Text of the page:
Fast forward to the 3:15 mark to see Joanna Sweet discussing these cases
Partner Joanna Sweet was recently interviewed by CBC News and Windsor Morning to discuss insurance coverage for personal support workers (PSW).
Sweet is currently representing two crash victims in separate lawsuits against their insurance companies. The two victims, Harry Spyridis and Raymond O’Keefe, are seeking increased compensation for the cost of hiring personal support workers. Currently, their insurance companies are offering less than minimum wage.
“Personal support workers don’t work for less than minimum wage,” Sweet said at a news conference covered by CBC News.
Both victims suffered life-altering injuries – they both have fractures in their legs, spine, pelvis, shoulder and hips. Spyridis is a retiree who lives alone and O’Keefe, who was a mechanic before his accident, lives with his wife.
O’Keefe’s wife can help with some daily tasks. “It’s not right for insurance companies to rely on family and friends to provide care,” Sweet said.
Interview on Windsor Morning
In her interview with Nav Nanwa, host of Windsor Morning, Sweet discussed the reasons why people may need personal support workers after an accident.
She noted that some crash victims need help with basic activities like getting dressed, bathing, making meals and running errands.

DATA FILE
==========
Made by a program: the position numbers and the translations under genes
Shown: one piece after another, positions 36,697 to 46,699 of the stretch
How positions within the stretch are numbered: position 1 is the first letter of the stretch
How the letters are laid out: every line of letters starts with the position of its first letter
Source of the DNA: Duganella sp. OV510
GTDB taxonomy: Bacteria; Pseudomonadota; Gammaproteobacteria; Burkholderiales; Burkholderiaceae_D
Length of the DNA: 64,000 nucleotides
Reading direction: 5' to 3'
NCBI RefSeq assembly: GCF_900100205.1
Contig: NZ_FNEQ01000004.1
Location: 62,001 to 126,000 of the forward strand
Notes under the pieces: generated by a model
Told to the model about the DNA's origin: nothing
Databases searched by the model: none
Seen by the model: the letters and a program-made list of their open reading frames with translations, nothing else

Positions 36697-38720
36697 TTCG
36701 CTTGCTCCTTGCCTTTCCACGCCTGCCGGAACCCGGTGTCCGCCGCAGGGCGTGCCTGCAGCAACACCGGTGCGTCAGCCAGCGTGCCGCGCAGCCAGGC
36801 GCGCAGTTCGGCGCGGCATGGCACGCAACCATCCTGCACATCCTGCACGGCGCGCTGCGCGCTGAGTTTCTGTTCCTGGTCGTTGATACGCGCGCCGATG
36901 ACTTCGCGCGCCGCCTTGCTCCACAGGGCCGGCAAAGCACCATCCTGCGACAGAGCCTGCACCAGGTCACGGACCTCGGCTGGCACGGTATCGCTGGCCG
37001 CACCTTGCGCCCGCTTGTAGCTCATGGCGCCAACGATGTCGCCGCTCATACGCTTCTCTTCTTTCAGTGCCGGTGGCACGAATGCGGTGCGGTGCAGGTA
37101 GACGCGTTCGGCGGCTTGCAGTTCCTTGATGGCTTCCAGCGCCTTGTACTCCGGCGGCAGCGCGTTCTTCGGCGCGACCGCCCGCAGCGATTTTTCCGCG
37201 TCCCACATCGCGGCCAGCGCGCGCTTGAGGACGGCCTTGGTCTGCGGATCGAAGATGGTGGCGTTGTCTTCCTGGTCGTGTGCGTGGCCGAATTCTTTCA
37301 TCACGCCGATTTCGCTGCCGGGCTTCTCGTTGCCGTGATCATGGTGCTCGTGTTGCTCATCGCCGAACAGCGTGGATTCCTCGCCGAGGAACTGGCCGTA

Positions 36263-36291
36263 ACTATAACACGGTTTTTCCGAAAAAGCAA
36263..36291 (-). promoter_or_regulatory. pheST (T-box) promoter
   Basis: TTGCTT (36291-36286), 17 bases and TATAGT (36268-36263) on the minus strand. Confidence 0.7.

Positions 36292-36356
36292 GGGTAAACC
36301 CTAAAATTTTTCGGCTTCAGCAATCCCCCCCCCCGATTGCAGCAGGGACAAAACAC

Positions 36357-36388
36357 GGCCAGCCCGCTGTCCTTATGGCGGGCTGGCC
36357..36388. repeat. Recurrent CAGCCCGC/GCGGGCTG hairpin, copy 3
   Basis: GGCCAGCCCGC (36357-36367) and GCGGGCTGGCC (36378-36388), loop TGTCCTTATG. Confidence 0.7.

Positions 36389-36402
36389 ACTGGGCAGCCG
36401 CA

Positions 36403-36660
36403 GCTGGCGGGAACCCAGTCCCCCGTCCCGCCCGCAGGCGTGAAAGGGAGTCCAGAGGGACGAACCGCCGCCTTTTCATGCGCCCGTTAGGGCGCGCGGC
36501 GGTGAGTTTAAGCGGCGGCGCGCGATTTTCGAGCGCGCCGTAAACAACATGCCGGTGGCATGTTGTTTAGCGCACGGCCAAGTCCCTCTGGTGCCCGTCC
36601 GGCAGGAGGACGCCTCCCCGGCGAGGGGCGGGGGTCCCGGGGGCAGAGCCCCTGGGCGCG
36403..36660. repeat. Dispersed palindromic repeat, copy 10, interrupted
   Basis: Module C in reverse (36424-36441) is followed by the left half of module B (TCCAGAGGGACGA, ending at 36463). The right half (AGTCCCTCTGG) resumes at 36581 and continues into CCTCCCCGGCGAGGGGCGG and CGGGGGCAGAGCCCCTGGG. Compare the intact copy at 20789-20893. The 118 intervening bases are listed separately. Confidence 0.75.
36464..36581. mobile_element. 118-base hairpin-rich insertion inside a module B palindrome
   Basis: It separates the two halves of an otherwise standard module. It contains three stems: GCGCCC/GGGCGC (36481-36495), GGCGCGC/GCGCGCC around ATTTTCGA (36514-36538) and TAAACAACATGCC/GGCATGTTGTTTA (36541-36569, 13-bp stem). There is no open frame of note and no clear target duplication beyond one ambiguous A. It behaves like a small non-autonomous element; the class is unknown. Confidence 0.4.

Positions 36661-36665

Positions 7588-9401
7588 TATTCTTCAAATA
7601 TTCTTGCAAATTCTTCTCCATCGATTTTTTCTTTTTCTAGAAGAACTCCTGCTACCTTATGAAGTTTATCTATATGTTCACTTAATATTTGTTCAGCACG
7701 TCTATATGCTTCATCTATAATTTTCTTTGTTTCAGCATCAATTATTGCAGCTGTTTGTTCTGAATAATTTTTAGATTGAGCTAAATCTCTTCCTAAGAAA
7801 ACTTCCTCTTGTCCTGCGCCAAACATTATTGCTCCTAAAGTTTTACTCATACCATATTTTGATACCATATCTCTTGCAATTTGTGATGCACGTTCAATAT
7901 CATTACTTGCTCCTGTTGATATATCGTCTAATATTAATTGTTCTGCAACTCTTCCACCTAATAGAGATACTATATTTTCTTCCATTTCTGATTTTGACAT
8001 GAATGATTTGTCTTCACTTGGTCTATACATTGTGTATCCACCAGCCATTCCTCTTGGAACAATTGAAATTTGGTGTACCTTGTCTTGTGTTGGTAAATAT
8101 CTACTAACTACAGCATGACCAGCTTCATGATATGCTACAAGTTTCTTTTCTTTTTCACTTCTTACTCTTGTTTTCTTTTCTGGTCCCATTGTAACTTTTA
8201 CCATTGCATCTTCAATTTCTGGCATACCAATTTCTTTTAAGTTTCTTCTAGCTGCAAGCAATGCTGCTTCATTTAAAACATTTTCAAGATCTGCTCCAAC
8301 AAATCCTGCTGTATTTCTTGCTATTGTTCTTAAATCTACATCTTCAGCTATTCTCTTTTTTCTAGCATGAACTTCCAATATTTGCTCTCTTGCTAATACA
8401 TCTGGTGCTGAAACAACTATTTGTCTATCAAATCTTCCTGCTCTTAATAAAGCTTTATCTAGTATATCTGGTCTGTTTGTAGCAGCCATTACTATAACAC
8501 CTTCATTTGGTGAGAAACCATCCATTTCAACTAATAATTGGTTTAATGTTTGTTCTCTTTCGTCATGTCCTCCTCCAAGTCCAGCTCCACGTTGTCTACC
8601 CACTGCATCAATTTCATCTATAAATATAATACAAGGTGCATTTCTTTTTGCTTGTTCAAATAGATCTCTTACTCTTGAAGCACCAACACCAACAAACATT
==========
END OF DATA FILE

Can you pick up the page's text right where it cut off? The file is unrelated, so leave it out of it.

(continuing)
This care should be paid for by the liable insurance company, up to a monthly maximum at market rates. Unfortunately, Economical Insurance and Coachman Insurance are offering very low rates to her clients, despite the fact that PSW’s often charge upwards of $30 to $40 per hour.
When the insurance company does not cover these costs, victims’ remaining options are not great. They can either pay out of their own pockets or they can go without care. Another factor to remember is that victims may be unable to work, which means money is tight.
“It really impedes their ability to get better,” Sweet said.
Sweet wants insurers to end the practice of paying below-market-rates for PSWs. “These are benefits that are part of a standard automobile policy that we should all have access to,” she said.
While there is an appeals process, it can take a long time. Although Sweet has initiated lawsuits on behalf of her clients, it is going to take a long time to recover money for the care that they need.
Economical Insurance declined to comment on the situation, while Coachman has not yet responded to requests for comment.
The Financial Services Regulatory Authority (FSRA) of Ontario regulates the insurance industry in the province. The FSRA’s Senior Manager of Media Relations, Russ Courtney, said regulations do not set an hourly wage. Individuals can receive a maximum of $6,000 per month, which amounts to about 420 hours of care at a rate of $14. This is less than the Ontario minimum wage of $15.50 per hour.
Courtney noted that people who hire providers who charge more than that must pay for the extra cost on their own.
Unfortunately, Sweet has heard anecdotes from other Ontario residents that are similar to the situation her clients are facing.